8.) Is there a certain type of scene that’s harder for you to write than others? Love? Action? Racy?

TRF: I like to keep my stories as “clean” as I can while not risking the integrity of the story so that more readers can enjoy them.

9.) What are you working on now? What is your next project?

TRF: I’m working on some pretty exciting stuff right now! A spin-off novel from my Ghost Story Trilogy, a dark, apocalyptic project, and I’ve gotten a lot of questions since the release of INIQUITY about other horror reads in the works: the answer is yes, you can definitely expect some more scary-ness in the 2015 year.

10.) You have 6 incredibly relatable and complex characters that lead the story in INIQUITY. Tell us what’s on their tombstones.

TRF: Oooo, this is a fun question!

Ronnie-I Guess I Did Need That Map

Tori-Vanity is Definitely My Favorite Sin

Gabriella-(A carving of Grumpy Cat in her tombstone)

Sam-That Third Wheel Eventually Ran Me Over

Mandy-Who Knew Indecisiveness Could Kill?

Colin-At Least I Looked Like Hercules

11.) What about yours? What would your tombstone read?

TRF: “This isn’t where I parked my car.”

12.) Why the theme of guilt? This story is practically dripping with it.

TRF: I think the scariest part of the entire story is just the reality within the fantasy of it: can we really ever escape guilt?

13.) What were the challenges (research, literary, psychological, and logistical) in bringing it to life?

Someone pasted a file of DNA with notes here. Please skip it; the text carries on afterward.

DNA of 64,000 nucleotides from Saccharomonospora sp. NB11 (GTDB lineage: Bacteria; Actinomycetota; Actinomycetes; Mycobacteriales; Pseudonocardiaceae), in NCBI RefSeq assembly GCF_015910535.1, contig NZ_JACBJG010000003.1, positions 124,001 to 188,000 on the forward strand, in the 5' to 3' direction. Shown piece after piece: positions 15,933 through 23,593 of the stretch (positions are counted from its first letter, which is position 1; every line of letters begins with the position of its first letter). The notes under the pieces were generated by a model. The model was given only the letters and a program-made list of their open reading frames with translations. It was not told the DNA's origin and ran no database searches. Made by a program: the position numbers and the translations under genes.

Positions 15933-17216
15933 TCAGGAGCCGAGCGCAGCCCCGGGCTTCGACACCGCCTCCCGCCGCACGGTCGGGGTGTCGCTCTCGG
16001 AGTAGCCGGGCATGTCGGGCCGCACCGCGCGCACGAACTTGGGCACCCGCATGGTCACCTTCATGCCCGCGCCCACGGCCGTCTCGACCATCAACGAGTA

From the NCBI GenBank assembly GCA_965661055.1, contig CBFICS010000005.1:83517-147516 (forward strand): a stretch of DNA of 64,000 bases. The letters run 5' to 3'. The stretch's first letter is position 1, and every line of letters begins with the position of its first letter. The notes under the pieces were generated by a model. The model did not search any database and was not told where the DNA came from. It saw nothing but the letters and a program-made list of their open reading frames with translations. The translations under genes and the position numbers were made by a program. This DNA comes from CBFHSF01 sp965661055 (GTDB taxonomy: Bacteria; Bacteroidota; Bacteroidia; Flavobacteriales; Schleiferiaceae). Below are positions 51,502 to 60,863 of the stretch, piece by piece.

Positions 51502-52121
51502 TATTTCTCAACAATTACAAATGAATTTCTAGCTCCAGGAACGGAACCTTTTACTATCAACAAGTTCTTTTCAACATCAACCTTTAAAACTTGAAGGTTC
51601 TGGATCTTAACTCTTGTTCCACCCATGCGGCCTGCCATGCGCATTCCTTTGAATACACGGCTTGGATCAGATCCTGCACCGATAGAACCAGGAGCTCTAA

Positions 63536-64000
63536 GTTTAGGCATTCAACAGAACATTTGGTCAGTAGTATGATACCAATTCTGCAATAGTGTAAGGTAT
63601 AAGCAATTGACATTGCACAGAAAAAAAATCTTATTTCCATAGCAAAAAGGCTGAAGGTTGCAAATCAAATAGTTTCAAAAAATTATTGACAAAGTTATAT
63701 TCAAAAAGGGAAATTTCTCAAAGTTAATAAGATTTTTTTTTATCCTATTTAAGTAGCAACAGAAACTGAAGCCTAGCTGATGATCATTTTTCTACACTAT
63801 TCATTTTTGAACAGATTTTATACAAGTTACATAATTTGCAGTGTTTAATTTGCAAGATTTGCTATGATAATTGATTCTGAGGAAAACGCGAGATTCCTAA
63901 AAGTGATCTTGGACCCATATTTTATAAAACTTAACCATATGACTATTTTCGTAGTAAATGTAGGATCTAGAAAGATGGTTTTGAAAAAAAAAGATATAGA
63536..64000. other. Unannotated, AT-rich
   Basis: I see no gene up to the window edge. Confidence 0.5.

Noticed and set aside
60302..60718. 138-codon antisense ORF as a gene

TRF: I’ve always been a big fan of the horror/occult genre, whether it’s in books or movies. I had the most fun writing this story, however the drafting and editing processes were brutal because I was so particular (and nearly obsessed) with not hitting cliché walls. The horror genre and its basics can be extremely predictable sometimes, and have been done over and over and over. I wanted to make sure that I could keep the basic building blocks of a horror novel intact, while still providing a unique perspective that sticks in readers’ minds and sets itself apart from others like it.



Tabitha, thank you for being here today! Be sure to pick up a copy of Tabitha’s work on Amazon!


Interview with Michael Esser

Today we have as our guest author, Micheal Esser, of the “Deadz” series “The Deadz” and “Vegaz Apocalypze”.

Welcome, Michael!

Michael, “The Deadz” is the first of a series of zombie books you’re working on. What made you want to write zombie fiction?

I moved from a big city to this little town and one day I was looking around and thought to myself, “What would happen if a zombie outbreak happened here?” We seem so isolated that I thought it would be a real problem! So, the idea was born.

Do you have a special fondness for that area of horror or do you have any plans to branch out into other areas?

I do have another zombie storyline or two I’m throwing around. I might like to do a mash up of sorts. My daughters sparked an idea to write, “Vampires vs. Robots” and I’ve set it in the last decade of the 21st century. The rest is under wraps, but let’s just say the vamps aren’t the hunters in this one.